The Seventh Seal & Wait Until Dark

A couple more old reactions to movies. I watched these years ago. Not seen the Seventh Seal since but have watched Wait Until Dark a few times. It remains compelling. Hepburn was a brilliant actress and her role as a woman who happens to be blind but remains defiant, yet still has to deal with the issues and fears of being blind is superb. She remains strong but never so much that you don’t feel for her or genuinely fear for her. Arkin is the stand out performance yet she shows her qualities as an actor in this movie. Highly recommend it.
As for the Seventh Seal, I should try and watch it again. Not a movie I see on tv often though. It did surprise me at the time how humourous it could be and how much of a roving report on medieval Europe it was.

Anyway, here’s the stuff I posted way back when (obviously some spoiler stuff involved):

I watched the Seventh Seal today. Often heard of it, never seen. An excellent movie, although I’m sure that by today’s standards some would find it dull and uneventful.
It reminded me a lot like a Shakespearean play, or one of Chaucer’s stories. The knight competes with Death and quests for God, while meeting with various standard folk from medieval Europe.
It has a very vivid portrayal of the time of the Black Death, full of misery and fear and superstitious reactions and answers to the terrible plague. Also the girl to be burned was dealt with well – I’m sure a remake *shudder* would have the knight and his squire rescue her.
Ending was a bit odd. I didn’t feel that the knight’s ordeal was concluded, and the dancing line seen only from a distance was frustrating, but hey, that sort of movie.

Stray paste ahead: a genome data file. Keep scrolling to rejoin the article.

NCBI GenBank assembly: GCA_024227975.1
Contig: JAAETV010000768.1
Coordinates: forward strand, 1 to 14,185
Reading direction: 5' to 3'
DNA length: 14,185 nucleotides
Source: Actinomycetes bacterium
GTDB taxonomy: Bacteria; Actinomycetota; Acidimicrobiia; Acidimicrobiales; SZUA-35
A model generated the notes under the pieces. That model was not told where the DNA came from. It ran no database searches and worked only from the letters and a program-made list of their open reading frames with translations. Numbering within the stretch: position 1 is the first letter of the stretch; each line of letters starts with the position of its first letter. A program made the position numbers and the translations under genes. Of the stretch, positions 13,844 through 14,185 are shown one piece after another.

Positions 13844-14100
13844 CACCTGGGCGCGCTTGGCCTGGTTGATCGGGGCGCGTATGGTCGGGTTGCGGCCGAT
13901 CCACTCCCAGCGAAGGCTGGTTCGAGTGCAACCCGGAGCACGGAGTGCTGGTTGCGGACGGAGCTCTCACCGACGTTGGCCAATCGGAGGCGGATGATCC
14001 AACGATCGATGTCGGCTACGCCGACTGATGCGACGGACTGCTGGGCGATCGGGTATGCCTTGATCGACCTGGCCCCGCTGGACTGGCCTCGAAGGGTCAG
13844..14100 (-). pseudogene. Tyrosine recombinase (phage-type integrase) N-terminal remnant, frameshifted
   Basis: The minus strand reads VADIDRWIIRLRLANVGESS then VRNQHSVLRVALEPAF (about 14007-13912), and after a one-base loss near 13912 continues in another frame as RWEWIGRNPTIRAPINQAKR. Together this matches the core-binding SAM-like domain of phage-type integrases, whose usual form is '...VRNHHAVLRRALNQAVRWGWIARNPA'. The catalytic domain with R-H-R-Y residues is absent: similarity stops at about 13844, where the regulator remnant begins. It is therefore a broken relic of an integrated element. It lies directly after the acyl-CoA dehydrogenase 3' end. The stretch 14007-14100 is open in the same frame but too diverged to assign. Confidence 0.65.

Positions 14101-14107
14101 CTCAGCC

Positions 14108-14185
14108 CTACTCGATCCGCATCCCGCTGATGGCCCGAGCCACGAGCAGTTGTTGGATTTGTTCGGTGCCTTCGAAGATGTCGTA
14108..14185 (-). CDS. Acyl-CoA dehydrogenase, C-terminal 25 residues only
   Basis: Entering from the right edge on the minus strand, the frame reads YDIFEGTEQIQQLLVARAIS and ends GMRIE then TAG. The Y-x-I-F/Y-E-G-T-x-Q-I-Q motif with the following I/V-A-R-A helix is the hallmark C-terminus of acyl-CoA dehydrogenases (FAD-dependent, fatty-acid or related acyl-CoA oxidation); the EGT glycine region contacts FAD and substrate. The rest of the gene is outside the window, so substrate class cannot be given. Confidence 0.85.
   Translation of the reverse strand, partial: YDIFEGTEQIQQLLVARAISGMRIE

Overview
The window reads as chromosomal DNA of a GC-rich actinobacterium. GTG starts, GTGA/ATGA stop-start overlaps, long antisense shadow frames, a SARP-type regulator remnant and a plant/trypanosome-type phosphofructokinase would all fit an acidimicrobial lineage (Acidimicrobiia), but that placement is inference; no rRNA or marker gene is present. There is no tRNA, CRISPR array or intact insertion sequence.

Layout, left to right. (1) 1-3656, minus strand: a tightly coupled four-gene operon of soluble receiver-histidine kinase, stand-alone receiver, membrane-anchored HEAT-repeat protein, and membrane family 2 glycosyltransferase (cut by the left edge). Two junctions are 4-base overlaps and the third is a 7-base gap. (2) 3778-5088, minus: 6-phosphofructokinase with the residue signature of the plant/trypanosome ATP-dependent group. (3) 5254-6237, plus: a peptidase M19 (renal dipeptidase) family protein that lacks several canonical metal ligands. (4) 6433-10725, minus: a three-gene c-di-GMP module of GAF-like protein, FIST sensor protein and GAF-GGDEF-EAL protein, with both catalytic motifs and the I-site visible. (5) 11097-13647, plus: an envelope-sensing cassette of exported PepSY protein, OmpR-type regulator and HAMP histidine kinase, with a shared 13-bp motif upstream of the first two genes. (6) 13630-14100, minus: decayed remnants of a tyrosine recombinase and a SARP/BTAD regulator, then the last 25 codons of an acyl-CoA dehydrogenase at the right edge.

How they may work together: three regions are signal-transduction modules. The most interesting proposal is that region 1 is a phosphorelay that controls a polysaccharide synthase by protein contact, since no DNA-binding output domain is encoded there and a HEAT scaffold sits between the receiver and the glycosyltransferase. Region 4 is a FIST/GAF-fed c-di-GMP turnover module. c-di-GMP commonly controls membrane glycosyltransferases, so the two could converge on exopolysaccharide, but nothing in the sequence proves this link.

Some good dark humour in here, with Death cutting down the tree the man hides in, and the drunk, jilted husband talking with the squire results in wickedly merry banter about women. But mainly grim, dark and thoughtful.
Me, love that stuff. Most others wouldn’t.

Just watched Wait Until Dark. Brilliant. Had Audrey Hepburn as a blind woman being conned by three criminals after a doll, but she figures them out and then things get nasty.

It is mainly in one place, her apartment, and few people are in the movie. The three criminals – two work together, both smart enough, both morally dubious enough but not evil. They are blackmailed by the third and do the job well, yet never forget their dislike of him. They’re crooks, but he’s a creep.

He is Harry Roat Jr from Scarsdale. Played by Alan Arkin. I love Arkin, really funny, but in this he is scary as hell. I mean he is the right side of psycho. He wears these black glasses and smiles and even when faced down by the pair early on, he remains in control of them and the situation.
He’s vicious and vindictive and maybe my new favourite baddie.

Seriously good movie, if the con goes on a bit for me. Hepburn vs Arkin works really well at the end. There’s a battle of wits with an edge. Ends very well too.

Oh here are some more thoughts from me today:
Thinking back on Wait Until Dark, I found the girl who helped Hepburn annoying and bratty, yet helped create an interesting relationship for her. Being blind, she depended on the girl’s assistance, and the girl knew it. They argued but both felt bad about it and they pull together later – if I still felt the girl was a brat earlier. Hepburn’s husband is a good character too, being someone who clearly cares for his wife yet forces her to act for herself. He won’t see her become weak. Even at the end, he leaves her to make the step. It is never done or portrayed as being cold, but for her good. The crooks are a likeable pair for all their flaws. The two of them have their morals, weak as they are, and you’re glad when they turn because you want Harry Roat Jr to get his. He’s a cut above, however.

Wish I could remember more about the Seventh Seal. I do recall being impressed by it. It is never easy watching a movie you know by reputation but little else. It had a very sombre, but intelligent tone, also moving and with insightful social commentary. Really need to check it out again.

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